Upon appeal from order of Superior Court denying motion to correct or reduce sentence. Affirmed.
Charles K. Keil and Richard A. Paul, Asst. Public Defenders, Wilmington, for defendant below, appellant.
F. L. Peter Stone, Deputy Atty. Gen., Wilmington, for plaintiff below, appellee.
WOLCOTT, C.J.; HERRMANN and CAREY, JJ., sitting.
On February 8, 1963, after having pleaded guilty to burglary charges, the defendant Herbert J. Porter was sentenced to a term of three years imprisonment commencing on July 21, 1962 [*] and ending July 20, 1965. On May 28, 1963, upon petition of the defendant, the sentence was suspended and he was placed on probation for five years. On May 11, 1966, probation was revoked and the three year sentence was reimposed. In so doing, the sentencing judge stated that the termination date of the imprisonment would be July 20, 1966. Later, the sentencing judge entered an Order changing the expiration date to July 6, 1968. The defendant moved to correct or reduce the sentence under Superior Court Criminal Rule 35, Del.C.Ann., contending that the change of date amounted to an illegal increase of sentence. This motion was denied and the defendant appeals.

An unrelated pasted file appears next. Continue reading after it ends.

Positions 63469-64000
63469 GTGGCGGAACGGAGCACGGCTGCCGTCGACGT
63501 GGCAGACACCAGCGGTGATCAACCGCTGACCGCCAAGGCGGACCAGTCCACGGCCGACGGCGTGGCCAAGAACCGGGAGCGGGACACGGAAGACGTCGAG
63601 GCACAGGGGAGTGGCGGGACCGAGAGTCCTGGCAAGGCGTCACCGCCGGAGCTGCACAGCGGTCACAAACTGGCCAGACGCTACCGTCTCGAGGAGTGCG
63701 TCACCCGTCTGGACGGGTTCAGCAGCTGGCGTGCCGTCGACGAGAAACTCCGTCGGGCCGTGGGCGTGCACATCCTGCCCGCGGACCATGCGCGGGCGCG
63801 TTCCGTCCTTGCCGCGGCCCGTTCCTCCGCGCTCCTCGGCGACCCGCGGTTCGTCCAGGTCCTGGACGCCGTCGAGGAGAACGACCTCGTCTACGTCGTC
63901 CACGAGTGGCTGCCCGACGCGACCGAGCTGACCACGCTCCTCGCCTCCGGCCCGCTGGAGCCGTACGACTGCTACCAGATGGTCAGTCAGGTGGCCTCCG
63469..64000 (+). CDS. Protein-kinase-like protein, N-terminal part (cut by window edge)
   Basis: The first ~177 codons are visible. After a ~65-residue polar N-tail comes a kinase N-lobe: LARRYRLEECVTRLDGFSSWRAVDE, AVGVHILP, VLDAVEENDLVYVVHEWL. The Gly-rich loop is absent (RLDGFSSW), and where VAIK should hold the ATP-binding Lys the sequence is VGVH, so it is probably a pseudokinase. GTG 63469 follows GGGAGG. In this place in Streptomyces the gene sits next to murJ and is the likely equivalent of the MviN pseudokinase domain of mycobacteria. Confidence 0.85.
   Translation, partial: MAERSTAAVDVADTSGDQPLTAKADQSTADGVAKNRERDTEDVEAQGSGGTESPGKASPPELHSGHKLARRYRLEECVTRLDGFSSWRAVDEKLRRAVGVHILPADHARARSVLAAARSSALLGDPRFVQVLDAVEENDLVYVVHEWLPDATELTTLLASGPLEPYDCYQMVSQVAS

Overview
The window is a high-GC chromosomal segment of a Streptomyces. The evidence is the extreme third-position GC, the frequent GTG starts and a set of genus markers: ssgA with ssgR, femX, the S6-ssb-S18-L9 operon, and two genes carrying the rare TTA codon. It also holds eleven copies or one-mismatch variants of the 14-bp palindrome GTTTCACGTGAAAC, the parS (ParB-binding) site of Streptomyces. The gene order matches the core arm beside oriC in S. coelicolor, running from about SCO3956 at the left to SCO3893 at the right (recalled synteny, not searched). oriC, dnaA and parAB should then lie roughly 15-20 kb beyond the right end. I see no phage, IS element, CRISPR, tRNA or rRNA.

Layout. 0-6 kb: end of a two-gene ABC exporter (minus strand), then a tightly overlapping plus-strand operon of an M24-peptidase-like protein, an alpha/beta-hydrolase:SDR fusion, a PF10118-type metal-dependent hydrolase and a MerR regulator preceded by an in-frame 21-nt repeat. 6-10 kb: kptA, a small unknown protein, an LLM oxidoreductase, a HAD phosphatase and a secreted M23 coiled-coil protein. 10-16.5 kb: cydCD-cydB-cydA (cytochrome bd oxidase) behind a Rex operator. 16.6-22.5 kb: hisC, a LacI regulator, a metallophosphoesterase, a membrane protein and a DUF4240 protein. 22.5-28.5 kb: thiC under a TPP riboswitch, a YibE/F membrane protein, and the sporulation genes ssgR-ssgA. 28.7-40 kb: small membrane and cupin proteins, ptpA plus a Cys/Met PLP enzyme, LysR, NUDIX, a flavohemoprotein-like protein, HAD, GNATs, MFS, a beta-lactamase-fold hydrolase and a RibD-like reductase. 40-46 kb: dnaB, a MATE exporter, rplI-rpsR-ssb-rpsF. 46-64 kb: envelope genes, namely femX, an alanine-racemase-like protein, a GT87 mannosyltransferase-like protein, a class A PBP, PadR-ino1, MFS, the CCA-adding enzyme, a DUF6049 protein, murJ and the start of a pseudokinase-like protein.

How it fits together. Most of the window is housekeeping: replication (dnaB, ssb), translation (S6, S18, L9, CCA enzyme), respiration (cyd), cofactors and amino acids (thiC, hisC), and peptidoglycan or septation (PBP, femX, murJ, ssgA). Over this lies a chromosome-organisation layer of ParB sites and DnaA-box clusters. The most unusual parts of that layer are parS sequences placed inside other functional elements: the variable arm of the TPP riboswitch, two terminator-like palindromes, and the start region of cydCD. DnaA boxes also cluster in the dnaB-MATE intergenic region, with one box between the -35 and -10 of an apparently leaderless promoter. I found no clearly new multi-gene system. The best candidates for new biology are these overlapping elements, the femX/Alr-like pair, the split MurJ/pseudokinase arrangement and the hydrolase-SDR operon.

It is clear from the transcript of the proceedings on May 11, 1966 that the sentencing judge reimposed the three year sentence which had previously been suspended; that the reference to July 20, 1966 was pure inadvertence. The subsequent correction of that inadvertence did not constitute an increase of the sentence.
When incarceration is a part of a sentence, the court is required by Statute to specify the 'term' of imprisonment imposed and 'the time of its commencement and ending.' 11 Del.C. § 3902. Under a time-honored interpretation of that statutory requirement it has been held that, in the event of conflict, the term of imprisonment imposed, and not the specification of dates, controls. McCoy v. State, ...